In very rare circumstances, such as extremely poor health, you may be able to take money from your pension before you are 55.

Call 0800 304 7288 for a friendly chat about your pension

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Stephen finished his documentary

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Alan's pension release story

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Alan had credit cards charging high rates of interest. Taking some tax-free cash from one of his pensions allowed Alan to clear the cards, and the rest remained invested for the future. Click the link below to watch Alan's story.


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Mark wanted us to find his pensions from previous jobs. Tracking them down gave him almost £20,000 more for the future. We then combined them into a single pension fund, giving more control than before. Click the link below to watch Mark's story.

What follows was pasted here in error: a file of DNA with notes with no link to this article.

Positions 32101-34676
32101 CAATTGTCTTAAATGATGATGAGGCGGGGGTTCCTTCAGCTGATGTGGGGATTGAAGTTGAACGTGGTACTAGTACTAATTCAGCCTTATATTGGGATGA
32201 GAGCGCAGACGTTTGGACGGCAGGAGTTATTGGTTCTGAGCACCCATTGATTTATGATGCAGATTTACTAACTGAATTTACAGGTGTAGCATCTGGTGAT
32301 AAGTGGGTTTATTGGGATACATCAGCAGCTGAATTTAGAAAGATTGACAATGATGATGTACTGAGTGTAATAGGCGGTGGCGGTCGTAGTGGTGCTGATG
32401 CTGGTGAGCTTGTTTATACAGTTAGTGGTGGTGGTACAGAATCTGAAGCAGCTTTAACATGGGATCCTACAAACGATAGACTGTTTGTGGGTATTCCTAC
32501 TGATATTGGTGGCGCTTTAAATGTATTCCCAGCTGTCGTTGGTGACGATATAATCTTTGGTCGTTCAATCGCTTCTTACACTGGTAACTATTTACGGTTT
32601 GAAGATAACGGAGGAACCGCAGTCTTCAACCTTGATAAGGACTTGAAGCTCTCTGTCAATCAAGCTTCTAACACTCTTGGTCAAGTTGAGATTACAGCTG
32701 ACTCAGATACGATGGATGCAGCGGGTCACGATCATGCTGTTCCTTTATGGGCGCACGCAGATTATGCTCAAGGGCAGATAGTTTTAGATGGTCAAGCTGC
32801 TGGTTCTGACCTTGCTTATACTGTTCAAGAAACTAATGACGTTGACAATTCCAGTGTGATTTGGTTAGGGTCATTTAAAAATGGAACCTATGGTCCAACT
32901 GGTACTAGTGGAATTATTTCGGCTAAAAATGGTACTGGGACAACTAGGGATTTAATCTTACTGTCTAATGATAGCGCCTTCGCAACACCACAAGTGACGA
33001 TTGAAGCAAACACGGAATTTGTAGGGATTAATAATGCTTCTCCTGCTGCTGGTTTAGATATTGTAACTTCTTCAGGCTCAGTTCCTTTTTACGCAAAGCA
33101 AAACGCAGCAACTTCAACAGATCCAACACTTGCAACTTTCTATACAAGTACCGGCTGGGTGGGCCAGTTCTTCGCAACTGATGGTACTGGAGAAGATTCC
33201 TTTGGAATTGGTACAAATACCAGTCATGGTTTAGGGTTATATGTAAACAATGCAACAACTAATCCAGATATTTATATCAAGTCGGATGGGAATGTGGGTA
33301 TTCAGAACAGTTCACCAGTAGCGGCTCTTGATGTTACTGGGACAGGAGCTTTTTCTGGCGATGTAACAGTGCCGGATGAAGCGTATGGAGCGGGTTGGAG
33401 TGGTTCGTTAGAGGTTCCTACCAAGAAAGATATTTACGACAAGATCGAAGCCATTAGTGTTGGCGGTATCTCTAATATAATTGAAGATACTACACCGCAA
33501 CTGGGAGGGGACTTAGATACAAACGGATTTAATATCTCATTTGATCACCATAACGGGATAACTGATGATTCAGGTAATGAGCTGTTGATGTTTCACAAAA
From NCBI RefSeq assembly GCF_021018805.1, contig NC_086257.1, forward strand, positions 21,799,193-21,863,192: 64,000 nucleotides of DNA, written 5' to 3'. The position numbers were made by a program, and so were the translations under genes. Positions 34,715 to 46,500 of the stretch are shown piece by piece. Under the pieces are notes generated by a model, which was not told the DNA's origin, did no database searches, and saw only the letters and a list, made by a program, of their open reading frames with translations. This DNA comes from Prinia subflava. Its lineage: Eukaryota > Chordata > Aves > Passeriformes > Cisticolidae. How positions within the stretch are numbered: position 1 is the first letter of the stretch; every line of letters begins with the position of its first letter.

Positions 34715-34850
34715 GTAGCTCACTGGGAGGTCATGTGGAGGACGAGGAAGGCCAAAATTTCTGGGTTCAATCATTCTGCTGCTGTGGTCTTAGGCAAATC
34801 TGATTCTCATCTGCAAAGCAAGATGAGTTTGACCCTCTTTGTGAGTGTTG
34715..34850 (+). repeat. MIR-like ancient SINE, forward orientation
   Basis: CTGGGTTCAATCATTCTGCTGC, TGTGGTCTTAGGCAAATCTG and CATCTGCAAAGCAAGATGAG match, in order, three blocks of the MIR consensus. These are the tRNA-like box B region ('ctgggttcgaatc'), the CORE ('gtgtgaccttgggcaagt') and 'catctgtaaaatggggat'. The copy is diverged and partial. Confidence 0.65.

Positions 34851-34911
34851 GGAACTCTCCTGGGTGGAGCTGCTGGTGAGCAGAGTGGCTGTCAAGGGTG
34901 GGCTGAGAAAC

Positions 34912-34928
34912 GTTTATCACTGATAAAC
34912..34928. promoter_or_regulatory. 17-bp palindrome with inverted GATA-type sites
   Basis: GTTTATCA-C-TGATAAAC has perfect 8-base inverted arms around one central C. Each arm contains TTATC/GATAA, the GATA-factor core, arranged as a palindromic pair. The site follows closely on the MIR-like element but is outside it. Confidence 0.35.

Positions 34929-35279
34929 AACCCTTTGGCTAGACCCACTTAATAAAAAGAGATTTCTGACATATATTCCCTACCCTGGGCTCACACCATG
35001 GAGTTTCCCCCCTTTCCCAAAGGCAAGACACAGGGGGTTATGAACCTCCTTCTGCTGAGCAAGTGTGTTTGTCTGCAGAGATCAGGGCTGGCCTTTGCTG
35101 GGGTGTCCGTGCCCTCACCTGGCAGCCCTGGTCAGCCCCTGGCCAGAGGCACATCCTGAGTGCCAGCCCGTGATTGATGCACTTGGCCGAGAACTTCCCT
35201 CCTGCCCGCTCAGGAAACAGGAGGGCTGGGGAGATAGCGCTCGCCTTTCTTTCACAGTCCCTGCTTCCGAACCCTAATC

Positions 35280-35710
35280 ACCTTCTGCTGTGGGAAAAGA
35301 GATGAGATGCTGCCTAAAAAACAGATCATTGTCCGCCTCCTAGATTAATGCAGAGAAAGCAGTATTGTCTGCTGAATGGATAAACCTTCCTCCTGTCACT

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Frequently asked questions

Important information

Releasing your pension benefits early could reduce your income at retirement and therefore is only suitable for a limited number of people and circumstances.

On this page we talk about your pension and tax implications. Tax treatment depends on your individual circumstances and may be subject to change in the future.

1 https://worksmart.org.uk/pension-advice/debt-and-benefits/benefits/what-are-savings-limits-means-tested-benefits